This brings us to the shaky world economy that is walking on the very thin ice of a precarious economic recovery of a devastating recession, the likes of which has not been seen in decades since the 1973 oil crisis, or the Great Depression of 1929. When the world started coming out of the 2008 meltdown, it did so on a very weak basis. GDP and employment are far from the levels of 2007. And the world has not yet fully recovered from the scars and consequences of the long and deep recession.
If a new depression hits a weakened world economy, the effects will be even more devastating than that of 2008. Unfortunately, that is exactly where we are headed.
The world is facing several forms of crises that are coinciding in a very short period of time. This concentration of disruptive power has not been seriously measured. Some will be the trigger, while others will be the catalysts and accelerators of its devastating effects spawning a new and even deeper recession.
Among these causes-triggers-catalysts are the US-China trade war, a hard Brexit without a EU-UK deal, the successive and growing immigrants’ crises in Europe, the reigniting of terrorism (as is foreseen by well-informed analysts), instability and mayhem in the Middle East, including the enduring Arab-Israel conflict, the wars in Syria and instability in Iraq, the tensions between Iran and its neighbours, and the failure of the Iranian nuclear deal, also known as the JCPOA.
If a new depression hits a weakened world economy, the effects will be even more devastating that in 2008. Unfortunately, that is exactly where we are headed.
These are all immediate causes or triggers. Indeed, the other causes or long-term catalysts of what can become a deeply rooted matter of global despair are climate change (a clear danger unlike what irresponsible skeptics affirm), political crises and the lack of a quality global leadership. All of this coupled with every single problem that riddles humanity on a daily basis will trigger a big crisis. This spells a great deal of potential turmoil that is brewing a corrosive and poisonous broth of a new economic meltdown and geopolitical insecurity.
World leaders in the recent G7 Summit partially addressed some of these issues. Not all of them were addressed seriously and urgently, and surely not with the depth and vision required due to the magnitude of the threat and its consequences. A summit that meets only once a year should have been much more strategic in its thought and more integrated in its conclusions.
The leaders highlighted their divisions; the most exclusive club of the richest industrial powers that share democratic principles was only able to boast division and rift. To further underline this, there was no ‘final communiqué’ as is the norm in these summits, simply because of the profound disagreements not only between President Donald Trump and the rest of the leaders, but also between all of them on some of the most important matters discussed. This includes not just Iran, but Ukraine, the Korean Peninsula, Libya, Hong Kong, Syria and the Middle-East. Climate change remained a crucial issue which too was not discussed with the urgency it deserved.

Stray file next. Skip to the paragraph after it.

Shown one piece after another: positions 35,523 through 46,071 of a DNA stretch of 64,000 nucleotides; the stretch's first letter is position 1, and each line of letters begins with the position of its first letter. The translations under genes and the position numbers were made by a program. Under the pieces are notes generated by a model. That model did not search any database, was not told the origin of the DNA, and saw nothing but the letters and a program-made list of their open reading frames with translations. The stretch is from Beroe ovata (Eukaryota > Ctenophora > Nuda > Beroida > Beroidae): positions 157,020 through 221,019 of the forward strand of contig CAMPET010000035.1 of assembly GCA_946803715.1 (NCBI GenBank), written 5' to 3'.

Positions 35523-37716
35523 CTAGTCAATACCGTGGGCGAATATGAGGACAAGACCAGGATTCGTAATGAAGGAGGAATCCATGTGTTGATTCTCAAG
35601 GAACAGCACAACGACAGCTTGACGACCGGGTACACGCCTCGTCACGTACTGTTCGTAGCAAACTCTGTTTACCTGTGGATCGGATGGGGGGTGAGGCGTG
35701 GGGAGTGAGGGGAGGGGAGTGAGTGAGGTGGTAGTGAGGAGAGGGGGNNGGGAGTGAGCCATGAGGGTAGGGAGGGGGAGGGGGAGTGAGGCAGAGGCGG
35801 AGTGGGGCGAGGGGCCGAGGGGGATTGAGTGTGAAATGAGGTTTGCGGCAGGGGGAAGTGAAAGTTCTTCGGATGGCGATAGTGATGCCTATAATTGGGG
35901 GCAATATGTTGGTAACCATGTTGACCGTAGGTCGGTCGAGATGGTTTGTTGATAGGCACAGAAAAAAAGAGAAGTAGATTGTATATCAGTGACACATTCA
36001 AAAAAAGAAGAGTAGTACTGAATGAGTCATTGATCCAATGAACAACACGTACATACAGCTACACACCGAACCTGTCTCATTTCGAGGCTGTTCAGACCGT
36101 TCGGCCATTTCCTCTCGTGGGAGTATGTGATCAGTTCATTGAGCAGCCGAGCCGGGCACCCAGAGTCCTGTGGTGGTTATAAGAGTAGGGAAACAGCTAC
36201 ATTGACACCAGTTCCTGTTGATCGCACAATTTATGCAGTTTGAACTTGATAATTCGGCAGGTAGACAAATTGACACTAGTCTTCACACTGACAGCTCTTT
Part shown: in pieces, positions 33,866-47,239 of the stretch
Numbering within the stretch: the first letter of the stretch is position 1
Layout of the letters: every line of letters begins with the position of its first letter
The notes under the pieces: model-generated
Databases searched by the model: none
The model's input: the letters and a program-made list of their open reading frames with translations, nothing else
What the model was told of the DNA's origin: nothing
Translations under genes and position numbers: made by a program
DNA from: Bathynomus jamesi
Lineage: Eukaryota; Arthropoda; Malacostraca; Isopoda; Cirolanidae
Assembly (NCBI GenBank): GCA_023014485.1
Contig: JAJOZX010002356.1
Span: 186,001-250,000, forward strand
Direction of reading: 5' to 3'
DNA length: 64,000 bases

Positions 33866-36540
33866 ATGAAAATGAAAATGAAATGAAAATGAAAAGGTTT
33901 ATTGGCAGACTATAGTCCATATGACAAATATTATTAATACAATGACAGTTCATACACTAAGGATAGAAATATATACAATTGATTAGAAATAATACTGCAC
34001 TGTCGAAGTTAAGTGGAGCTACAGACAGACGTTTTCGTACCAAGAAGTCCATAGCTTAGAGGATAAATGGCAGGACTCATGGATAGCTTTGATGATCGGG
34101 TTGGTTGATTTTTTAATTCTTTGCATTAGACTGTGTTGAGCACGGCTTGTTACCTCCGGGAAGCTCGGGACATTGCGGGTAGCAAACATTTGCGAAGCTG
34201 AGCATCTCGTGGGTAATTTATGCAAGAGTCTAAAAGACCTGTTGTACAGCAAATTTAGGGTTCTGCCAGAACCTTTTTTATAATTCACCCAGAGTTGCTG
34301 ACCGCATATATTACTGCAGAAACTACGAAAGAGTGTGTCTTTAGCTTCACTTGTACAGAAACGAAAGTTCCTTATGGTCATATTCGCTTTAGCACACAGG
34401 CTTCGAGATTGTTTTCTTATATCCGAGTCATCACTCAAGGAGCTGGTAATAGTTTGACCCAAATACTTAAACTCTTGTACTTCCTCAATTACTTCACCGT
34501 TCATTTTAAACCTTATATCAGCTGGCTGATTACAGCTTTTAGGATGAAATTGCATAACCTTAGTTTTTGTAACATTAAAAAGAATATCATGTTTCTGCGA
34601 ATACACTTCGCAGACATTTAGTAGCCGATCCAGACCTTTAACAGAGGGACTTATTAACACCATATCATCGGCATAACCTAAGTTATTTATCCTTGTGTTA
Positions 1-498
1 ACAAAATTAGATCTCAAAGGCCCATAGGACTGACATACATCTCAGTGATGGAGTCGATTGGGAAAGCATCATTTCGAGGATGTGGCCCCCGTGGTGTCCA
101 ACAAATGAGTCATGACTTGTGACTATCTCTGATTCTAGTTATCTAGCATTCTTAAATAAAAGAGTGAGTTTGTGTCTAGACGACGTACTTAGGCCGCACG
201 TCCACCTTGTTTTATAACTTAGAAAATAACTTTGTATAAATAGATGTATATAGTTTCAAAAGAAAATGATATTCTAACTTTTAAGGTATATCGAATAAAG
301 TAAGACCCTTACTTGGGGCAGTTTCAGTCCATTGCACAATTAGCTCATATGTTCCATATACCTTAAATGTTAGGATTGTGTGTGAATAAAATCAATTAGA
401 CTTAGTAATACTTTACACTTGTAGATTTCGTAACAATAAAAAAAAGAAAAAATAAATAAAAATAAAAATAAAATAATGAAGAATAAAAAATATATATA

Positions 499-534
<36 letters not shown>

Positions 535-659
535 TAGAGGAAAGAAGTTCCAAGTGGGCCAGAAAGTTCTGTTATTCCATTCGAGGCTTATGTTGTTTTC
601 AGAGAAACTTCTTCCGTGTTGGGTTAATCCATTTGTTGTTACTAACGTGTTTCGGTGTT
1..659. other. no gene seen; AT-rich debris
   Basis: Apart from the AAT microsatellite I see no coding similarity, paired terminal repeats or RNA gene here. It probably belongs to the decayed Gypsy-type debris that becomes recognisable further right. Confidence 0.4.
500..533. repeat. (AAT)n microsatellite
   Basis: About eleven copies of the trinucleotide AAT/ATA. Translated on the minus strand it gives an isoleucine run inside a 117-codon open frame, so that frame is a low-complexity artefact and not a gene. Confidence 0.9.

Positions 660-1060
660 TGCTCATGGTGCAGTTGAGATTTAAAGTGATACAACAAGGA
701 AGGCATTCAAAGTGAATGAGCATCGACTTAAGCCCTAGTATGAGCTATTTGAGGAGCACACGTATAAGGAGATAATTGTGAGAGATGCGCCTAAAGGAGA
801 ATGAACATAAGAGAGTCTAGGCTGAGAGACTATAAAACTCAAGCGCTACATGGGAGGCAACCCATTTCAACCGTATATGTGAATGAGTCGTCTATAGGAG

There was hope as the foreign minister of Iran was invited to the sidelines of the summit by French President Emmanuel Macron in a move considered as audacious and surprising. This was an attempt to engage Iran after serious tensions threatened to escalate out of control. The move was finally deprived of any transcendence because of the complete absence of positive results.
We are now waiting for the negotiations between the US and China so as to break the gridlock and extinguish one of the most potentially deadly wildfires of the present geopolitical situation. The contest between the first and second economies of the world has distressed the global economy, bringing shakiness and uncertainty in the markets all around. Even the staunchest conservative economic commentators of Fox News have expressed their concern.
There is the fear of the nefarious consequences of a new world economic meltdown thrusted by all of the above-mentioned triggers and catalysts. There is no time to waste. World leaders, business captains, media and opinion makers have to open their eyes to what is surely one of the most precarious moment in the last 30 or 40 years.
There are no simple recipes (that is exactly what populists sell, simplistic solutions for complex problems) to prevent what seems to be inevitable for so many analysts. Political instability is a stirring deep and destructive economic crisis that in turn will feed geopolitical turbulence, spinning into a hazardous vicious circle that can last several years to come.
The author is a former Spanish ambassador to India.